Real Name: Unknown
Case: Unidentified Remains/Unsolved Murder
Date: May 13, 1996
Location: Harper's Ferry National Historic Park, West Virginia
CaseEditDetails: On the evening of May 13, 1996, at the Harper's Ferry National Historic Park in Virginia, an off-duty park ranger noticed a steamer trunk on the side of the road near the entrance of the park. Without a radio, she decided to wait until the next morning to report it. Hours later, sheriff's deputy Clark Jackson discovered the trunk and found that there was a large amount of tape around it. He removed the tape and opened the trunk and located a duffel bag inside of it. He unzipped the bag and found another duffel bag. He then unzipped the second one, and found several clothes. He moved the clothes and then saw a human hand and contacted other authorities. Police determined that there was the body of an old man inside the trunk, who was in his sixties or seventies, was wearing only pajama tops, and was extremely emaciated, being 5'7" yet only weighing 111 pounds, was scrawny looking, had stubble and appeared to be unkempt. The fact that he was wearing only pajama tops suggested that he was wheelchair-bound. Large doses of a tranquilizer was discovered in the man's system, and it was determined that he died of strangulation, but also suffered from blunt force trauma to the head. Investigators determined that the man had been dead for about two days, and that his killer dumped him in the park between 8:30pm and 10:30pm on the night of May 13. Police speculated that the man belonged to a private home, convalescent home, and that someone, either a caretaker, relative, nurse or orderly wanted him dead. Authorities believe that he is one of thousands of elderly victims that are killed each year by those who take care of them because they are at the age where they are expected to pass away. They believe that the case may have been a "burden-homicide" where the man's caretaker was tired of caring for him and decide to kill him. Another possibility is that it may have been a murder for profit, and that the killer made sure that they had all of the control over the man's money before they would get rid of him. Police are baffled, however, as to why the trunk was left in the open, just two feet away from an overlook, that if it had gone over the edge, the trunk would have gone into the river and would never be found. Investigators speculated that the killer may have wanted the man to be found, but could not understand why. The most likely theory was that due to its close proximity to a trash can, the killer believed that the trunk would have been picked up by a trash truck and taken to a landfill. However, most murders of the elderly are disguised as death by natural causes, and authorities would not find out about the murder unless an autopsy was done. An autopsy performed on the John Doe was done not only to find out how the man died, but to find who the man may be. The man's dental records and fingerprints were taken, but no matches were found. They did find a micro valve implanted in his heart during a previous surgery with a serial number on it, and authorities hoped to trace the man through it. However, the physician that did the surgery did not fill out the information of the man with the serial number.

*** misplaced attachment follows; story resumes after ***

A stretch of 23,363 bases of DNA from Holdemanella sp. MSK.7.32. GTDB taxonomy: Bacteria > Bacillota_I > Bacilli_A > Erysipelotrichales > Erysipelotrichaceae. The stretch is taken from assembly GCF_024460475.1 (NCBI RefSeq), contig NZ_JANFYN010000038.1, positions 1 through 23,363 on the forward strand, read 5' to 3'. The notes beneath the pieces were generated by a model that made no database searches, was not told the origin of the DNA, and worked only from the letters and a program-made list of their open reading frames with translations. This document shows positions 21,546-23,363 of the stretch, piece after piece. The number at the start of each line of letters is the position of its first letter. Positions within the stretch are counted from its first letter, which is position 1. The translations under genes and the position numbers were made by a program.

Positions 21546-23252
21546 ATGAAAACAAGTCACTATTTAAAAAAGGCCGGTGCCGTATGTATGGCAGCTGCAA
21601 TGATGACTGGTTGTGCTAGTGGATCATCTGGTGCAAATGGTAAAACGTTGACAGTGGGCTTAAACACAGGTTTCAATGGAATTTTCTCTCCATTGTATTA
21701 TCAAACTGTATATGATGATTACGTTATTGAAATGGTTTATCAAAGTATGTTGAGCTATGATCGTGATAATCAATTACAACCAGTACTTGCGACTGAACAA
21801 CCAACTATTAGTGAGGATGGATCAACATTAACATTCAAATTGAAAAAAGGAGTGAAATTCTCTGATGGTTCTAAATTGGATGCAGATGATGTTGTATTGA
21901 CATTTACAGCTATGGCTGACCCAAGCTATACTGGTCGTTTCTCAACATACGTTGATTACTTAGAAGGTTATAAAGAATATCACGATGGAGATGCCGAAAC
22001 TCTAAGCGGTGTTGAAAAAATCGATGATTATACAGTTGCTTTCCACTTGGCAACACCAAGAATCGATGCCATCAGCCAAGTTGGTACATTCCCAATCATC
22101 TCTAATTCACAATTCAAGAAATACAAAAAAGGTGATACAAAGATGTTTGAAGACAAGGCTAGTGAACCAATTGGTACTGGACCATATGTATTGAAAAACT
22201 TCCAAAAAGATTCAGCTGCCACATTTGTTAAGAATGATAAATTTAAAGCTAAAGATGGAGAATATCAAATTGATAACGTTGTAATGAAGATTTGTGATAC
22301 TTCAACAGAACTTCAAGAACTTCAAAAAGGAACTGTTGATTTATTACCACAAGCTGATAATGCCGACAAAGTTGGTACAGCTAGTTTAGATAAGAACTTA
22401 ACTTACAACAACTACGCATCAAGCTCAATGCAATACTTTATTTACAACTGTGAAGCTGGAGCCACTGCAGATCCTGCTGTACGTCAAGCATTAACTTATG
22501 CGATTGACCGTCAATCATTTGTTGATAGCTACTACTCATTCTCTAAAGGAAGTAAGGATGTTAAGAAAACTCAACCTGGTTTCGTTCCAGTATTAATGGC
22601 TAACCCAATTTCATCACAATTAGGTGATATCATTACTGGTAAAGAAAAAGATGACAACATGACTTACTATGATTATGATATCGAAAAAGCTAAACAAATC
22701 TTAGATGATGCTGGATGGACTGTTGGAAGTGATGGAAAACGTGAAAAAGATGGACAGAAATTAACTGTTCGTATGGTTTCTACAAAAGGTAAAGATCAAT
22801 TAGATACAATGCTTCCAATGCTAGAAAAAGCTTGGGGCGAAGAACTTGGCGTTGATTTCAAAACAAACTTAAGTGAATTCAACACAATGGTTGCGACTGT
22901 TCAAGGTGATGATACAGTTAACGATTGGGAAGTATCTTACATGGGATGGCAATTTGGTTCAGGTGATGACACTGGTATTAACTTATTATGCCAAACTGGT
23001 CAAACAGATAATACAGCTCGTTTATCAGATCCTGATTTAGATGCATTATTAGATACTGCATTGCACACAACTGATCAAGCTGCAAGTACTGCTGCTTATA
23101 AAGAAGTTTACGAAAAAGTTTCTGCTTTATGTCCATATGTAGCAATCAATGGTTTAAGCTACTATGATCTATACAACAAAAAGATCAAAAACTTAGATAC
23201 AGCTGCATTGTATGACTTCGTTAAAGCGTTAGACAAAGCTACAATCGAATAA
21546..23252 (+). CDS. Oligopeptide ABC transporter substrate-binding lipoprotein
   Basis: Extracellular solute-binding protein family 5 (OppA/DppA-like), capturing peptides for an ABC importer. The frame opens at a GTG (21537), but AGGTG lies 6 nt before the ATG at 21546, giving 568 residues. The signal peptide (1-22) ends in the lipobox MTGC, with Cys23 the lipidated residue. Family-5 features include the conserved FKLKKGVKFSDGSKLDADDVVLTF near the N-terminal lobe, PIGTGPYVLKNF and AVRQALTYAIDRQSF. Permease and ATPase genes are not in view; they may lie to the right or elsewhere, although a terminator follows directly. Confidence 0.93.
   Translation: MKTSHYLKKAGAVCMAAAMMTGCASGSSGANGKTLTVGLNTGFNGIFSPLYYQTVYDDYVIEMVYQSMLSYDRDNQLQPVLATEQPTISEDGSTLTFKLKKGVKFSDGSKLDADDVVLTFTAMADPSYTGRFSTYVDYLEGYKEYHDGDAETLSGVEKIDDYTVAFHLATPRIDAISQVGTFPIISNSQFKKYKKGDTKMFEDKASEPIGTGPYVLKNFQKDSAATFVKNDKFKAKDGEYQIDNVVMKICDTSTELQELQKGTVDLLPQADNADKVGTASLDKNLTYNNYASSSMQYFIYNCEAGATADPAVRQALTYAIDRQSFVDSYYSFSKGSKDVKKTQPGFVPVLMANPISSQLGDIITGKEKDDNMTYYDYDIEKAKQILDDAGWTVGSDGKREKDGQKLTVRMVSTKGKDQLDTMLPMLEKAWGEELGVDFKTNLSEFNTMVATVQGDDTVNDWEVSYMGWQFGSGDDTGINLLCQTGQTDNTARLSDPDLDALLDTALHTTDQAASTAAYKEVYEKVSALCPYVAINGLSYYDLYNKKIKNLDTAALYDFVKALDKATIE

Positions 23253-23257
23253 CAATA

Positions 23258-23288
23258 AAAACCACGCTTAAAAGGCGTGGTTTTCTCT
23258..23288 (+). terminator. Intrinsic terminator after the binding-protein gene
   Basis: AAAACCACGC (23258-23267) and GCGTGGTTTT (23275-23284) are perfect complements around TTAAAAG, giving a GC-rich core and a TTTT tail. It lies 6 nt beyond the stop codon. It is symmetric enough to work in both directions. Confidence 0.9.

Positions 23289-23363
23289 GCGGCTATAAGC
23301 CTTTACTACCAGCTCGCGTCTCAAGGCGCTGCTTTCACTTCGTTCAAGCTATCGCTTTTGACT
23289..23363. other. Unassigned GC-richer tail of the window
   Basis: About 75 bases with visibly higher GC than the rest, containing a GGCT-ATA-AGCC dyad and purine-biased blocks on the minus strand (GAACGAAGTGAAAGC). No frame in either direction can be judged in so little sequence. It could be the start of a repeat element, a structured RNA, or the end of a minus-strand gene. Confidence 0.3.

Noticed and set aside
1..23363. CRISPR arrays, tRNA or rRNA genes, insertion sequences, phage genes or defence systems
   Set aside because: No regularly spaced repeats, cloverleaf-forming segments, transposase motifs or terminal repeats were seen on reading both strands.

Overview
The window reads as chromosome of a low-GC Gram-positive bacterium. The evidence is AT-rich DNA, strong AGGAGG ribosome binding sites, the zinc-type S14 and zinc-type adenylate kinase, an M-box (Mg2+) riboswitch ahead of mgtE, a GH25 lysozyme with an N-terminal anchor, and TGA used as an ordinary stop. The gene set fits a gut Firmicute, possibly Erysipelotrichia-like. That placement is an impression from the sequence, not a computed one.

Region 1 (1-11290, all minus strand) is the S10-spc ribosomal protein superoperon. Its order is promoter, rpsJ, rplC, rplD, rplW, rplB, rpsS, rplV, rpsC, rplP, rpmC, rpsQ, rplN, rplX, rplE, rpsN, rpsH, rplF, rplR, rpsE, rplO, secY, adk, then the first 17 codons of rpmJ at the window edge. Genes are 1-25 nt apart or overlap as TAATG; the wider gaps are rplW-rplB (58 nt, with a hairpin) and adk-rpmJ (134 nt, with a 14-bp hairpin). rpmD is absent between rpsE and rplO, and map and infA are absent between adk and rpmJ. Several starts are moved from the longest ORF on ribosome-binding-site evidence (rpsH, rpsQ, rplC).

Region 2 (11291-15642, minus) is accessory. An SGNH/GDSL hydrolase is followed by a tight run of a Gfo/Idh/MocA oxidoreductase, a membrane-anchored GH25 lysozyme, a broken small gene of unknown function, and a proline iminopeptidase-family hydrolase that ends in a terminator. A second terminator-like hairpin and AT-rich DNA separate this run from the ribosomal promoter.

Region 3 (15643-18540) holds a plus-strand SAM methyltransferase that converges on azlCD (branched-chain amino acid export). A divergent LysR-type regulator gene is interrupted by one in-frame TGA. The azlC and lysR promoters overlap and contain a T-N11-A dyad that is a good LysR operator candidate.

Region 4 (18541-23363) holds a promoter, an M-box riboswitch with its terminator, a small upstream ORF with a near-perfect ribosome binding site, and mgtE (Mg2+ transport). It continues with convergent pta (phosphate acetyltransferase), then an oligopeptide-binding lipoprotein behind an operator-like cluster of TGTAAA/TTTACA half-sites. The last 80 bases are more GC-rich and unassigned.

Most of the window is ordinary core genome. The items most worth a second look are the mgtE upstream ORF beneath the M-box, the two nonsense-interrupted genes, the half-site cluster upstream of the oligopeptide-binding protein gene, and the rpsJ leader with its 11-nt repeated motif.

Since May of 1996, authorities have been unable to solve the mystery of the John Doe. They say that the victim has a distinctive face and that anybody who knows the victim will recognize him based on the picture of him or composite. However, the man remains unidentified and his killer is still at large.
Suspects: Authorities are certain that once they identify the victim, they will be able to identify his killer. They believe the killer is the man's caretaker.
Results: Solved. In November of 2003, police submitted the John Doe's fingerprints to a database and identified him as 75 year old Jasper F. "Jack" Watkins through his military fingerprint records. Several months after discovering his identity, in August of 2004, authorities arrested Nancy Jean Siegel, who had been hired as his caretaker. She was subsequently charged with murder and mail fraud. In March of 2009, she was convicted of second degree murder-witness tampering, theft of government benefits, identity theft, and mail fraud and sentenced to 33 years in prison.